According to the UDL Guidelines, mastery-oriented feedback is “the type of feedback that guides learners toward mastery rather than a fixed notion of performance or compliance…. [it guides] learners toward successful long-term habits and learning practices.” The guidelines go on to list these qualities of mastery-oriented feedback:
- encourages perseverance, focuses on the development of efficacy and self-awareness, and encourages the use of specific supports and strategies in the face of challenge
- emphasizes effort, improvement, and achieving a standard rather than on relative performance
- is frequent, timely, and specific
- is substantive and informative rather than comparative or competitive
- models how to incorporate evaluation, including identifying patterns of errors and wrong answers, into positive strategies for future success
Return to Dr. Dean: From Concept to Practice
Dr. Dean recognized that while she intended for her feedback to be used for learning, her students were receiving it as justification of their grade. After having this epiphany, she better understood her students’ behavior. If they agreed with the grade, based on the feedback, then what more was there to do with it? It would make sense to file it away or recycle it.
In other words, Dr. Dean realized that the barrier wasn’t first with her students’ attitudes, but in a miscommunication of intentions and opportunities. This realization empowered Dr. Dean to address the problem proactively! Drawing from backward design and UDL, Dr. Dean’s thought process was like this:
|Identify the Goal:||I want students to use feedback to improve their writing skills.|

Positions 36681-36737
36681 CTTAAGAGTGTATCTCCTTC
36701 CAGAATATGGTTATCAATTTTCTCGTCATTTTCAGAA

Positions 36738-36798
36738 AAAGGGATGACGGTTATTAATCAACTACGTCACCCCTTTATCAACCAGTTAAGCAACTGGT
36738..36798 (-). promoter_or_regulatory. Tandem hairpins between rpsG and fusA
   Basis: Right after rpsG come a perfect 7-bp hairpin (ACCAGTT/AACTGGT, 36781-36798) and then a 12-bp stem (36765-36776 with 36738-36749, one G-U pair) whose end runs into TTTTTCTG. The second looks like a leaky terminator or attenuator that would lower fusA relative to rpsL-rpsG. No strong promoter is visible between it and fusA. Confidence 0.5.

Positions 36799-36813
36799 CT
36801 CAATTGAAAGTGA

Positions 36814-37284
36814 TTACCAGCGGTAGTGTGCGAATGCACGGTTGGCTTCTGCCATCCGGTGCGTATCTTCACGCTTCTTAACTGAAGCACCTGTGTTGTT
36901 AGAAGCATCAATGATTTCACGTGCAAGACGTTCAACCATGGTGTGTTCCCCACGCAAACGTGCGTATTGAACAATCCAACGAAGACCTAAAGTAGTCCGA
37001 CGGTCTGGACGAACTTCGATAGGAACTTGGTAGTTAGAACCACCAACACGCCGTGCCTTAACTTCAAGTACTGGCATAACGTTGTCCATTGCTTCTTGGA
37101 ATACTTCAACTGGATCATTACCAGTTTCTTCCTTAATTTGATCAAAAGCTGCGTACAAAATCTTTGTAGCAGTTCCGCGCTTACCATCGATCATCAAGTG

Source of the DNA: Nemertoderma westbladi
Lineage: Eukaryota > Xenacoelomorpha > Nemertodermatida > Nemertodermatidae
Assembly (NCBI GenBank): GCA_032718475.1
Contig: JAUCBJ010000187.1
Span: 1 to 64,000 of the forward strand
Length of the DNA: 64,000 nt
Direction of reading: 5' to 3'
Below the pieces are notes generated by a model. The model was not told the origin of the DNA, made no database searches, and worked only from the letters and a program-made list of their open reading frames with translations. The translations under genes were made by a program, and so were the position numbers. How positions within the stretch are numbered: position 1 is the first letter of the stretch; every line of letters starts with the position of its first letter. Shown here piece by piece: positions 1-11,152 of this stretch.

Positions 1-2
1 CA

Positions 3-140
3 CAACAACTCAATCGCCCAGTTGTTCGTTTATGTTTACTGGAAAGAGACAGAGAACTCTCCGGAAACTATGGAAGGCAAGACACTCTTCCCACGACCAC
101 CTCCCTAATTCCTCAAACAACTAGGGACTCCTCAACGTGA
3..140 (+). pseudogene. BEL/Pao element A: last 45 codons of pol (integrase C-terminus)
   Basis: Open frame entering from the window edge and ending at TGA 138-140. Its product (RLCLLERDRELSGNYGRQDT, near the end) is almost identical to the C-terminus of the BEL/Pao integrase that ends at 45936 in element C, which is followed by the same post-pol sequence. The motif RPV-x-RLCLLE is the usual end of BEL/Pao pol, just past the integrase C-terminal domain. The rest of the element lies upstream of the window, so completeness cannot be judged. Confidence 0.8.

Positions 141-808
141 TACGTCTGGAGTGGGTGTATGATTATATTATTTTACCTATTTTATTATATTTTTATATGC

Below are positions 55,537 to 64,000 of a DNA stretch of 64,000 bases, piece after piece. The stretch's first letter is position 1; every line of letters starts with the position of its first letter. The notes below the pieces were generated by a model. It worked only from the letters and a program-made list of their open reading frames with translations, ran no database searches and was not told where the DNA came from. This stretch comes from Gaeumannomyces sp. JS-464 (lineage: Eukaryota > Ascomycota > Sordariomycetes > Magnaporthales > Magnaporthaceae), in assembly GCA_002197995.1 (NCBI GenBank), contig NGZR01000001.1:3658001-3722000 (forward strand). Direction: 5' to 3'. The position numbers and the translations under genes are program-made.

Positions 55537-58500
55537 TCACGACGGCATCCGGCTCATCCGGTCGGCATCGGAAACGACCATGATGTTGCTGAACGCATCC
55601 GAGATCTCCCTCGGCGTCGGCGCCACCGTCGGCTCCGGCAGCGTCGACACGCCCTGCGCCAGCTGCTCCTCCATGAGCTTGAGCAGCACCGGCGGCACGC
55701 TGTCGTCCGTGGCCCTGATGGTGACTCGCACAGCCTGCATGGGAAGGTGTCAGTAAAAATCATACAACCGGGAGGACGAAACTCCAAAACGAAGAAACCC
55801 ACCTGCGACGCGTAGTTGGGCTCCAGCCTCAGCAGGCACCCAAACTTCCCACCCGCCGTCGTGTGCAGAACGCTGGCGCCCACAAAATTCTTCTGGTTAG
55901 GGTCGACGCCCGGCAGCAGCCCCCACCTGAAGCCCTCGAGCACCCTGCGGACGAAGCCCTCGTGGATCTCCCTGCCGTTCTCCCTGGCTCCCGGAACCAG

|Identify the Barrier:||The structure of feedback and assessment has not promoted mastery-orientation, but rather served as a proficiency measure, looking at students’ performance at one point in time. Feedback provided in that context isn’t likely to be used for improvement, except by the most intrinsically motivated students.|
|Identify the Nature of the Barrier:||I think this is first an engagement-related barrier. Students don’t see value in the feedback beyond justification. They are not being supported to pursue mastery. They aren’t motivated to make changes based on the terminal feedback provided.
But I also think that there may be a secondary barrier in representation. That is, students may find the text-based notation feedback provided to be difficult to understand or digest for their learning and improvement. I could do more to represent the ideas in a different way.
With a clear sense of what she wanted her students to do and what was preventing them from doing it, she then set to finding methods and/or materials that could be used to proactively remove those barriers and enable her learners to reach the goal of writing better papers and developing as motivated learners who use feedback for improvement.
As we continue in this series, we'll survey some of the stategies Dr. Dean could have used to practically address these barriers without using an inordinate amount of her own time. Tune in!
Jump to: Mastery Series #2
As always, please reach out to us at email@example.com with questions, ideas, or to request training or support.
- UDL on Campus: Emotion & Learning - A brief exploration into why mastery-oriented environments are so important.
- UDL Guidelines: Increase Mastery Oriented Feedback - More information, examples, and resources for this checkpoint.
Selected Bibliography (Mastery Series):
Brick, B., & Holmes, J. (2008). Using screen capture software for student feedback: Towards a methodology.